House Speaker Kevin McCarthy’s plan to prevent a government shutdown came to a standstill Tuesday, with just 12 days left to avert the crisis.
As the pressure to find a solution escalates, McCarthy (R-Calif.) postponed a key procedural vote to advance the one-month continuing resolution devised by members of the far-right Freedom Caucus and the more centrist Main Street Caucus.
“I don’t believe in shutting down the government. I know we occasionally have some people that do. The reality is it’s a very small number. But it can be a very influential number in a House that’s narrowly divided,” said House Rules Chair Tom Cole (R-Okla.).
“We’re going to provide some opportunities both to our own members and to our colleagues on the other side to avoid that and to negotiate in good faith,” he said.
In an effort to keep the appropriations process moving forward, however incrementally, the House moved forward with a separate vote on the fiscal 2024 Defense spending measure.
But hard-liners managed to stall it. Voting “no” was Republican Reps. Matt Rosendale of Montana, Dan Bishop of North Carolina, Andy Biggs of Arizona, Ralph Norman of South Carolina and Ken Buck of Colorado.
Rep. Patrick McHenry (R-N.C.), an ally of McCarthy’s, said the vote showed how far House Republicans are to finding unity on spending — less than two weeks before a shutdown.
“It’s a message about what’s to come, and we understand that, but we’re trying to do our best to get legislation off the floor so we can negotiate with the Senate,” said McHenry.
“Divided government makes complicated votes in the House,” he said. “And this is a complicated vote.”
Several Democrats, including Appropriations ranking member Rosa DeLauro (D-Conn.), chanted “regular order” during the vote, mocking the Republican members who have insisted on taking up individual spending bills.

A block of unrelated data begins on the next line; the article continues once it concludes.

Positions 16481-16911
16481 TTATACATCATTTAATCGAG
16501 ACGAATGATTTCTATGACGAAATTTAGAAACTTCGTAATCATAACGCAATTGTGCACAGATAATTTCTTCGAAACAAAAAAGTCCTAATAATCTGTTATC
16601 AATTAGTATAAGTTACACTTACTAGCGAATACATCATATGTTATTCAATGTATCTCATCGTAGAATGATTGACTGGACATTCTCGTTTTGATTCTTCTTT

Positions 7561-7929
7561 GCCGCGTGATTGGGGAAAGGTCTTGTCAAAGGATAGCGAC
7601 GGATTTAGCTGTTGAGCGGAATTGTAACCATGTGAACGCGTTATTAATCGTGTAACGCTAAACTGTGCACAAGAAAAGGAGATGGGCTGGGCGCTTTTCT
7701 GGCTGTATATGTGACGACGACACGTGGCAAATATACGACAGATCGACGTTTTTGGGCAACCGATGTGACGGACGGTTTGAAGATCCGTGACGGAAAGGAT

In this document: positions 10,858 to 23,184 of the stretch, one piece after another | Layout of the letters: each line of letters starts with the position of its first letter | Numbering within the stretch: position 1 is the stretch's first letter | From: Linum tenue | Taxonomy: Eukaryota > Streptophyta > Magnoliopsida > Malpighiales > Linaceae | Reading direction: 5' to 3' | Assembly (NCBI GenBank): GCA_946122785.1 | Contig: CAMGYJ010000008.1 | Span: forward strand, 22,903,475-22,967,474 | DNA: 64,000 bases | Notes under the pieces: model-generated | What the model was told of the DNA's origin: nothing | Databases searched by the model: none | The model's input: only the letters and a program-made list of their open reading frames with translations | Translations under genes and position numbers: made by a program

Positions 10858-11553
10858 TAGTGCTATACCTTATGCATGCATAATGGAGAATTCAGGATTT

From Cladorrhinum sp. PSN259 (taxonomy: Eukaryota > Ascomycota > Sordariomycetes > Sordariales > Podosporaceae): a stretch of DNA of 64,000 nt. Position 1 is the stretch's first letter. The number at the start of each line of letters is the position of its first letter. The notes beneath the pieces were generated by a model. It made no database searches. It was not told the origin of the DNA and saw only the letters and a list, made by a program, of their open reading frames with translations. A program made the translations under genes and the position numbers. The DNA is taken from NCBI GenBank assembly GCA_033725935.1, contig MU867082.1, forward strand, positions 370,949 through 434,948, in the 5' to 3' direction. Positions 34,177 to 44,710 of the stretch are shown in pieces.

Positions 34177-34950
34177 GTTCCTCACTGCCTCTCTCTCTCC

Norman told reporters he would vote against moving forward with Defense — and any other spending bill — unless there was a broader deal on deep cuts.
“We don’t have the overall numbers,” he said.
House Republican leaders left a closed-door members’ meeting Tuesday morning calling the conversation “productive.”
“I thought the conservation was really good,” said McCarthy.
It was clear, however, that few minds — if any — had changed on the framework to keep the government functioning even though the goal was to appease the right.
“There are a lot of ‘no’ votes in that room,” Rep. Nancy Mace (R-S.C.). “And I don’t know how they are going to get to 218.”
Rep. Matt Gaetz (R-Fla.) said, “I thought the era of continuing resolutions was over when Kevin McCarthy became speaker, because he promised us single-subject spending bills.”
Gaetz accused fellow Florida GOP Rep. Byron Donalds — a Freedom Caucus member who helped negotiate the continuing resolution — of being “terribly misguided.”
Donalds said, “I told the members in the room I would clear my calendar, I would work with them, we can talk about whatever you want to talk about.”
House Freedom Caucus Chair Scott Perry (R-Pa.) said “of course” the continuing resolution would be open for changes. “I said it was a proposal,” Perry said.
Rep. Garret Graves (R-La.), a member of the GOP leadership team and a close McCarthy ally, said Republicans are “absolutely on a pathway to get this addressed, to prevent a shutdown, to reduce spending.”
Graves said he expected that “maybe we can make some small changes” to the plan.
Other groups, meanwhile, were beginning to make their own tentative moves to fill the void as the Freedom Caucus-Main Street Caucus plan flounders.
Minority Leader Hakeem Jeffries (D-N.Y.) was set to meet with members of the Problem Solvers Caucus on Wednesday.
Separately, the Republican Governance Group and the New Democrat Coalition were also beginning early talks, POLITICO reported.
Reporters Nico Portuondo and Rebekah Alvey contributed.